So I must confess, having been let down by my search for that ten dollar down coat, there isone exception to my stingy sprees. I’m a sucker for outdoor clothing brands. Marmot, SmartWool, Chaco, and so many other overpriced, Made in America, lifetime warranty rugged companies, you’ve got me. I consciously guard against this weakness by only entering REI or Half-Moon Outfitters when I do not have money. I did have money in Durango, though, and I did mosey into one of those local outfitting stores to happen upon the perfect down coat, and by the end of the week, after a thorough investigation of online prices and a daily visit to the same sale rack, I did, of course, crack. It was sixteen times more than the envisioned price tag, but that charcoal black, thirty percent off Patagonia was calling my name. Following a week’s worth of cheapskate shopping, I splurged on something that will not lose its European goose down, and I am glad I did.
After shopping almost everyday, our trip came to a close. To solve the predicament Cain addressed from the very beginning, we returned to Dunn Deal to buy a seven dollar suitcase; it is only fitting that our thrifty finds be packed in a reused item. We crammed and kicked and stood on top of our luggage to zip it up, but we successfully returned home with all of our thrift booty, and we made the most of our rainy afternoons. Our wallets are a little emptier, our drawers a little fuller, but I would say that a combination of Caesar’s famous phrase and our family trip Instagram hashtag #ComptonsConquer applies quite well to our thrifty ways.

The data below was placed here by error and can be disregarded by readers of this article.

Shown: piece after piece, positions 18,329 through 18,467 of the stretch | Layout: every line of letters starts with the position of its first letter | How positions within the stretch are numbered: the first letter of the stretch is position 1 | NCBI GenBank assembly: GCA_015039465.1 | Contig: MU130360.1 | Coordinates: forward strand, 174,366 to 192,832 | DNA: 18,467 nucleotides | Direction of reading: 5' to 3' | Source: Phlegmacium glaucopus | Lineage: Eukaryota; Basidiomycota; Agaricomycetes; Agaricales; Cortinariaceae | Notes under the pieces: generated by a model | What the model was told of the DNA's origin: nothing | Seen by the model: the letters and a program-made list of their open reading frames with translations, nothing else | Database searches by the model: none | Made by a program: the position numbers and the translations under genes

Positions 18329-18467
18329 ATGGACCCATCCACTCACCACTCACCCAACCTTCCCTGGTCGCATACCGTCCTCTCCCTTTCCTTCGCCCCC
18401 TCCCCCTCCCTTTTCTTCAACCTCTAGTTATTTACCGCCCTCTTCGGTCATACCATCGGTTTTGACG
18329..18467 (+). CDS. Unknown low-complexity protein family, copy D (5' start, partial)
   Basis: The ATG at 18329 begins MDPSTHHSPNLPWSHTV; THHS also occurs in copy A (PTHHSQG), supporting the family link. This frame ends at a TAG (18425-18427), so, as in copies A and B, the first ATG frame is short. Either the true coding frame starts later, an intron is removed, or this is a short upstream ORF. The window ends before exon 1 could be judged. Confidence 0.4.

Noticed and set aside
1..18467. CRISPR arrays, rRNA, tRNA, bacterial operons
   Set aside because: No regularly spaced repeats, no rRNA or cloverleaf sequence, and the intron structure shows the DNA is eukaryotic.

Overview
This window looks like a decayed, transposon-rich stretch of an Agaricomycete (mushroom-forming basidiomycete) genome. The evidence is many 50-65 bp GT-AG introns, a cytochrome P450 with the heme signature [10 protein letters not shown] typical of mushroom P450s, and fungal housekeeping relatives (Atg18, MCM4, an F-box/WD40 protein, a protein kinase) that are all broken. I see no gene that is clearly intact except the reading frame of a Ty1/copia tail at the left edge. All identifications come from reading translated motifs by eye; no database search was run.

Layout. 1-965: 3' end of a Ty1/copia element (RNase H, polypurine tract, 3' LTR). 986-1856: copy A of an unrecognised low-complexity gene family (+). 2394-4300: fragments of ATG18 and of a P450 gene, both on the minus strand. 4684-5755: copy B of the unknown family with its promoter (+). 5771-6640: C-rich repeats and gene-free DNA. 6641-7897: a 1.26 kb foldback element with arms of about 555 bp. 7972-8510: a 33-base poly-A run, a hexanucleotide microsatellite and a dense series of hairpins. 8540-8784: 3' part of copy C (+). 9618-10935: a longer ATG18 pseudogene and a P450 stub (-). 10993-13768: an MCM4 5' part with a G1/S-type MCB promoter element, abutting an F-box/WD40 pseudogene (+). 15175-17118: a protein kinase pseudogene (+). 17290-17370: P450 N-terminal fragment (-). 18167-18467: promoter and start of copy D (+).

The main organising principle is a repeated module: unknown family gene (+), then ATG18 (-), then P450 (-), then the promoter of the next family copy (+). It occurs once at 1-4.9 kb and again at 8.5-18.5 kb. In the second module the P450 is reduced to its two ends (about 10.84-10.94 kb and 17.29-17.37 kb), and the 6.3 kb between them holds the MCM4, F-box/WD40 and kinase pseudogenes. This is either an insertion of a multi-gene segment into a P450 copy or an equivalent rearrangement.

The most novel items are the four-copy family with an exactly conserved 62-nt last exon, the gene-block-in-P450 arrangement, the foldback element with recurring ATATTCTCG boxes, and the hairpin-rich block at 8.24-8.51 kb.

We came to Colorado, we saw the sights, we conquered the thrift stores.
And now, if you have made it this far, you may be entertained by a just-shy-of-fifty item inventory of our ridiculous thrift store purchases.
Mud Doc Boots
Braided belt
Flannel shirt
Nice heavy jacket – barber-esque
Leather Cowboy hat
Baseball cap – 50 cents
Tie – 70 cents
Tassled Loafers
Gray Shirt
(With the caveat that she doesn’t need USA shirts and joke Jerry jackets.)
She is a minimalist. We could probably take a lesson from her.
Patagonia down coat
Patagonia thermal shirt
Brooks long-sleeved running shirt
Yellow V-neck
White long-sleeved shirt
Lucky shirt
Gray dress
Bike shirt, shorts, and shoes
Puffy vest
Heavy pea coat
Colorado t-shirt
USA vest
Jerry jacket
USA shirt
Gray striped shirt
Patterned belt
2 white shirts
Black shirt
Baseball cap
Rain boots
Denim shirt
Rosa Marie
Great western rocky mountain brass band festival, 2004 (what?)
Green beaded belt
Leather jacket
Floral dress
Hawaiian shirt
Fancy white going out shirt
Brown Native American Shirt
Blue jean dress
Nike shorts
Pullover sweater
2 t-shirts
Canvas Coat